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Friday, February 11, 2005

Being an artist in today's society.

Recently, I had a good discussion with my friend regarding the prospect of succeeding as an artist in this society. Our discussion was inspired by an article by Geoff Olson that I'd read in a local magazine called Common Ground. The article, "The artist as early warning system" was about artistic trends, the difficulties associated with being an artist today, and the difficulties experienced by the visionary artists of yesterday.

Here's a quote from the article that really grabbed my attention:

Any artist worth his or her salt hopes to make a mark, to rise above mere trends, even if that expectation is something of a tall order in a culture with the attention span of a ferret on crystal meth.


After reading that, I had a bit of an Epiphany. That statement hit the nail right on the head; it's so true! Today's society really does have a short attention span. Not only are People today impatient, but they want and want, yet they are insatiable. Everyone seems to want instant gratification, and so few are willing to sacrifice anything to get it. People of today's society take everything they want, absorb what they need from it, and toss it out like yesterdays trash when the next best thing arrives.

If you can understand any of that, then congratulations, because now you have some idea of what it's like to be an artist today, trying to establish themselves.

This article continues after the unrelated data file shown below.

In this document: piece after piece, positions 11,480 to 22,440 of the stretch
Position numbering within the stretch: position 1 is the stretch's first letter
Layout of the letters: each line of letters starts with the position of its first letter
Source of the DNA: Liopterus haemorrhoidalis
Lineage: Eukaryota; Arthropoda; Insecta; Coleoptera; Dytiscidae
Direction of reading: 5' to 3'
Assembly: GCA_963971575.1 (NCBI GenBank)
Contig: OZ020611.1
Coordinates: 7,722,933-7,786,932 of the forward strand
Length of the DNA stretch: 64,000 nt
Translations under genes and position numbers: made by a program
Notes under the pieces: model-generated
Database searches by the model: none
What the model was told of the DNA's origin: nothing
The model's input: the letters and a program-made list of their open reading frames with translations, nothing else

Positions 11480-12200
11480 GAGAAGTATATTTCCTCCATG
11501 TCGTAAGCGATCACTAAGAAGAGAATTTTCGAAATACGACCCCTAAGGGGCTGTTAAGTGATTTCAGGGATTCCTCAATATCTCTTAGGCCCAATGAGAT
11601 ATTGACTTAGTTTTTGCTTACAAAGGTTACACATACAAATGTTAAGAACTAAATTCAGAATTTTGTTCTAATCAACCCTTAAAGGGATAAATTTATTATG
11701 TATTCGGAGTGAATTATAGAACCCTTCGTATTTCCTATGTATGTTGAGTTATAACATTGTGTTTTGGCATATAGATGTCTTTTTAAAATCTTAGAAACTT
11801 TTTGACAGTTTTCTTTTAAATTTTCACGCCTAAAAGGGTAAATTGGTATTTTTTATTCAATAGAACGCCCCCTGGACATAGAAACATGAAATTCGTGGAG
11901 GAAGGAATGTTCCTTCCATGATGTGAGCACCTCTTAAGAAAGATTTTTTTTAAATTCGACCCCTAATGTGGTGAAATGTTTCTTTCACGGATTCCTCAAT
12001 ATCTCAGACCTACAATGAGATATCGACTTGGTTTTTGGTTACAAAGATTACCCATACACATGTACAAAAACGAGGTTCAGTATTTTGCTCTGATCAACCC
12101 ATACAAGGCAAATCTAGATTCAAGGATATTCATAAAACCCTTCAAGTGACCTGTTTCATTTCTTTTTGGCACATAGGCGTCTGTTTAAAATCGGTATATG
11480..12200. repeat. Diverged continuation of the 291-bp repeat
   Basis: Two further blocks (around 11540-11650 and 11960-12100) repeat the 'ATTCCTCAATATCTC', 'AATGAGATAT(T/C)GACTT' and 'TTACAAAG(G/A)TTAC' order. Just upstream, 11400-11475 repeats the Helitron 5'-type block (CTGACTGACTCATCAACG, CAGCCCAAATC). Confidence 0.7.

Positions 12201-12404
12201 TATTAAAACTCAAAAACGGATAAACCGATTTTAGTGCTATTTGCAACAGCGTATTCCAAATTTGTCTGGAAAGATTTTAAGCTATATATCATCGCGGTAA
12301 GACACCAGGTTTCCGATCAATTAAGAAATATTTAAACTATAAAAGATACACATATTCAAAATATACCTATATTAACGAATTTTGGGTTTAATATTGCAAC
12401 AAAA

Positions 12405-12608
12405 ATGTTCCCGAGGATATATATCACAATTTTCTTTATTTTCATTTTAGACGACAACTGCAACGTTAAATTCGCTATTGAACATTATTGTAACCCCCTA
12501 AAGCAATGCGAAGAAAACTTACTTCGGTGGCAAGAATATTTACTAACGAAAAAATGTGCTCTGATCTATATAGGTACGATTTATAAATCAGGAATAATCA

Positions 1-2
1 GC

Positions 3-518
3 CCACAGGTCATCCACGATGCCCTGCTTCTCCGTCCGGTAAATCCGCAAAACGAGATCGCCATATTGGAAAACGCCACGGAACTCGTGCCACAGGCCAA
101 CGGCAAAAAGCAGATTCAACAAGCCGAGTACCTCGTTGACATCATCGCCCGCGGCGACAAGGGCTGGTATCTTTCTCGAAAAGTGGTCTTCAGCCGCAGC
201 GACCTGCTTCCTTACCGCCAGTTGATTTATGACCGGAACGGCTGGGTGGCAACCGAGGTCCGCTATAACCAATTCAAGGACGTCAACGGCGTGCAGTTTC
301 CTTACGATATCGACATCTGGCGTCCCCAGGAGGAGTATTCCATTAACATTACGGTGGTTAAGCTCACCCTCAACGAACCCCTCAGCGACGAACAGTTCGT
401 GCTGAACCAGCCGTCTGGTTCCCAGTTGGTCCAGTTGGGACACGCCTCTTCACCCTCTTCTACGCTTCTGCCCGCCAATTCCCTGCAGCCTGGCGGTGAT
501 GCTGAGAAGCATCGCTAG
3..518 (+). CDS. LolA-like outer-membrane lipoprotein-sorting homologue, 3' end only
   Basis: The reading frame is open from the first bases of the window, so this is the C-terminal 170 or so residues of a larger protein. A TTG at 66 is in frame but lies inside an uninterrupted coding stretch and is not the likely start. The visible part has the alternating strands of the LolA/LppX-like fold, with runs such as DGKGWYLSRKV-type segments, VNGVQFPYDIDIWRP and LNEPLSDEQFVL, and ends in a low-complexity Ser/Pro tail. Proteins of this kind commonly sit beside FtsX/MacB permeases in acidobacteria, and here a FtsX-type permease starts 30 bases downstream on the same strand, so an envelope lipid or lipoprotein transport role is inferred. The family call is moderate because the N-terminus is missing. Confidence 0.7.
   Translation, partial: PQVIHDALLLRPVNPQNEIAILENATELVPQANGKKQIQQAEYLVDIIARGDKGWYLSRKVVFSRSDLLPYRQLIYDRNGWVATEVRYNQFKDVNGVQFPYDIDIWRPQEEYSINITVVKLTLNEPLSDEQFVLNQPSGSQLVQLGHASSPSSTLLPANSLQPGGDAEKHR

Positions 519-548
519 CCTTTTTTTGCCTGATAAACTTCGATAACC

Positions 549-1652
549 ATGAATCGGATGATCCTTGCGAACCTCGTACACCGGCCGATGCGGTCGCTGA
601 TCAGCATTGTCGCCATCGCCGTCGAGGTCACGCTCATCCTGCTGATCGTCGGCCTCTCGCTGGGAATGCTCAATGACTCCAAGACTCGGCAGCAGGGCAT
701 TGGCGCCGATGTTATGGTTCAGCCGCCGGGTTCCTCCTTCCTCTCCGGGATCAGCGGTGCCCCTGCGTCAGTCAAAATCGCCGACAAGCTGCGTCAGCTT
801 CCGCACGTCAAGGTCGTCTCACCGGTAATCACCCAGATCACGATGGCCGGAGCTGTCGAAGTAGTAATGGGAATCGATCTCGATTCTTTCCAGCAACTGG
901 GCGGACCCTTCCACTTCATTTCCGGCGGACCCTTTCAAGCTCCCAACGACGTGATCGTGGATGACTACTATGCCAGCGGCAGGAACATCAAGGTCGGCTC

I'd wager the World Wide Web is partly (largely) to blame for this, as is corporate advertising and consumerism. Today, nearly everyone thinks they are a photographer. (--I think Nikon, Canon and all the other corporate giants would like you to believe that too, but that's a whole other story--) Almost everyone has a new digital camera, and millions upon millions of digital images are uploaded and shared on the internet every day. With so many photos on the net, and so many people browsing through those photos, it's no wonder people have become so jaded. I think after seeing a bazillion pictures of Aunt Lucy's cat' and 'Uncle Tom with his new lawn mower' probably all the pictures start to look the same. I think this has, to a certain degree, diluted the artistic and creative value of photography.

Let me explain this in a different way; Imagine a person buying really expensive paint brushes, paints, and canvas and then expecting to paint a Michelangelo. Not very likely, but it's basically the same as people who buy a great camera and expect that it will somehow transform them into a great photographer. So many people want this, but the reality is; like any other art form, photography takes practice. It requires much time studying, learning and practicing the basics.

Sure, some people will argue saying,
"Look, I took a really good photo! I must be a good photographer."
And sure, it can happen, but can that person explain how they shot the photo and the technical details like aperture settings, shutter speed, ISO? Could they shoot the same photo with the same results if they had to? Not likely, because the image was shot haphazardly and they got lucky. Don't get me wrong, there's nothing wrong with people going out and taking snapshots, after all, it's a lot of fun. Sometimes it's exciting to point and shoot and see what you get, but it isn't photography in the artistic sense, it's just taking pictures or snapshots, and that's the key distinction between the two.